|Date written 1964|
Homosexuality and Citizenship in Florida, also known as the Purple Pamphlet, was published in January 1964 by the Florida Legislative Investigation Committee of the Florida legislature led by Senator Charley Johns. The booklet contained several pornographic images and a glossary of terminology used in the gay community. It was sold for 25 cents a copy, with a discount for bulk orders of 100 copies or more.
The Johns Committee had for several years conducted a witch hunt for homosexuals in public schools, universities, and state government agencies, believing they were part of a Communist strategy to "subvert the American way of life by controlling academic institutions and by corrupting the nation's moral fiber." By publishing its findings, the Committee hoped to persuade the Legislature to enact comprehensive anti-homosexual legislation, and to "shock Floridians into accepting its program."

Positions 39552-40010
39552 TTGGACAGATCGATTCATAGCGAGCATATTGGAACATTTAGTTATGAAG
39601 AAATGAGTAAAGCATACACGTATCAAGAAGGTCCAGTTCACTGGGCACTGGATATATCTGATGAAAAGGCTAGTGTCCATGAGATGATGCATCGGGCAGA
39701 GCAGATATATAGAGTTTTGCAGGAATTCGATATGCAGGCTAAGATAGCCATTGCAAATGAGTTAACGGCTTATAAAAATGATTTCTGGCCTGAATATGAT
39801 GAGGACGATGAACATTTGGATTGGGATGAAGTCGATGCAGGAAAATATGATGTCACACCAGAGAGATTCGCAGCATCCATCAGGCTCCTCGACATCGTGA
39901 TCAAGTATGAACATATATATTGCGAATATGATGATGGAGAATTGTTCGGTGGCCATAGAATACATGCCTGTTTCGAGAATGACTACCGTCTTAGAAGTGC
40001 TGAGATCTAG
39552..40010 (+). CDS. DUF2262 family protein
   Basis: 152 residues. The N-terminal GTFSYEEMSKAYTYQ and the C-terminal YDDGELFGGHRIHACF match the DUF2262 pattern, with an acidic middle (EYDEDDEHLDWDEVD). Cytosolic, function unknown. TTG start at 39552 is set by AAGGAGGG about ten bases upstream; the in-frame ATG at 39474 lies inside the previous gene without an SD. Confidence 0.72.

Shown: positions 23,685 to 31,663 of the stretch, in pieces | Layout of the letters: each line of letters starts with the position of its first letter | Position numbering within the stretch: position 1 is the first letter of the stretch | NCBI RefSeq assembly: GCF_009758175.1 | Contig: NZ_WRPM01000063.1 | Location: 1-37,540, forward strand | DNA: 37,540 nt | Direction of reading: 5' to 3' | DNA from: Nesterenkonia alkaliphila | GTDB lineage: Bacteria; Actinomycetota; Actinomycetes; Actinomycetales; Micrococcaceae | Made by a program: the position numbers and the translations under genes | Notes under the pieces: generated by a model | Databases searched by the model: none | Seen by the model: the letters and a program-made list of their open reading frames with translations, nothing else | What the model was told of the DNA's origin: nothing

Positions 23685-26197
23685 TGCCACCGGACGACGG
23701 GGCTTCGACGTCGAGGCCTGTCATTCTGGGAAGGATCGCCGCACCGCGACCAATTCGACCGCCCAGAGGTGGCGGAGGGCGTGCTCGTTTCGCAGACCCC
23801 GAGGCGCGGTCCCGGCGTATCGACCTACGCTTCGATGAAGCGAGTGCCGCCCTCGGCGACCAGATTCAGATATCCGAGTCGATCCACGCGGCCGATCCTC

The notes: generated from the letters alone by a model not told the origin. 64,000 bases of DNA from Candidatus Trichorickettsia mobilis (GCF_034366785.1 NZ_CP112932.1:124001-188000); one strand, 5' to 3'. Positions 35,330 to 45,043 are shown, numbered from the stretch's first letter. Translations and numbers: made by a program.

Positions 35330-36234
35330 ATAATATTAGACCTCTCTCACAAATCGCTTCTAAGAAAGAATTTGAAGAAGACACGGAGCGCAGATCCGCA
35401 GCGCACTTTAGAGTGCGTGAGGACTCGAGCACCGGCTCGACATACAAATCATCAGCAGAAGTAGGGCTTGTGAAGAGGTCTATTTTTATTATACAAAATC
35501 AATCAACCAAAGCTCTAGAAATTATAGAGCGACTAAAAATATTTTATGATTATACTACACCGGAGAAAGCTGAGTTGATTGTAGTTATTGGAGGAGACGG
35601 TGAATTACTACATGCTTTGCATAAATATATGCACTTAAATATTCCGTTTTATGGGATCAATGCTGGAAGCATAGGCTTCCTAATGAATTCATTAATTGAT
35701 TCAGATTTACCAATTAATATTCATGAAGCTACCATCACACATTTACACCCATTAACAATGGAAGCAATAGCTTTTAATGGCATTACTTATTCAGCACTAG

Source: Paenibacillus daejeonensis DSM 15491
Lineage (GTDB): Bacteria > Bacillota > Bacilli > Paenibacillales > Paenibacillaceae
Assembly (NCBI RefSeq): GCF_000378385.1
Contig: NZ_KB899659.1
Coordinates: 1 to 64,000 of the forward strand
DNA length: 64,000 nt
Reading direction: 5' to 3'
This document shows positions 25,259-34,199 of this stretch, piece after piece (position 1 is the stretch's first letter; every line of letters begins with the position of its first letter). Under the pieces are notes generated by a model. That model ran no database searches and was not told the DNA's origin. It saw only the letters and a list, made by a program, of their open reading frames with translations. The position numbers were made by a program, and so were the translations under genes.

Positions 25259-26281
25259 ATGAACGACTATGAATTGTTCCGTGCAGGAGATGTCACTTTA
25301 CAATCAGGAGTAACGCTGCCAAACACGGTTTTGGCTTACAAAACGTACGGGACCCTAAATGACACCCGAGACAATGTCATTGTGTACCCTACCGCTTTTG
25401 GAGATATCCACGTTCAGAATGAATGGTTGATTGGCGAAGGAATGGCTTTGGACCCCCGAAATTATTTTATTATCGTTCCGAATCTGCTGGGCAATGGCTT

[The report] viewed homosexuals as the carriers of a degenerative disease that posed a greater menace to society than child molesters. . . . The committee expected readers to select a theory conforming to its own views, and the pamphlet portrayed gays as sex fiends who spent every free moment searching for anonymous partners, recruiting youth, or transmitting venereal diseases.
Instead of becoming a best-seller as its authors hoped, the Purple Pamphlet provoked a backlash of criticism for its explicit photographs of gay men involved in sexual activities. A Dade County official threatened to bring legal action against the committee, and the state Attorney General "warned the FLIC to cease distribution of this 'obscene and pornographic' material." A gay book club in Washington, D.C., sold reprints of the pamphlet for two dollars apiece.
The backlash from the pamphlet controversy destroyed the committee, which disbanded on July 1, 1965, after the Legislature refused to continue to fund its activities. The records of the FLIC's investigations were sealed by the Legislature until 2028, although in the early 1990s, redacted copies were placed in the Florida state archives for public inspection.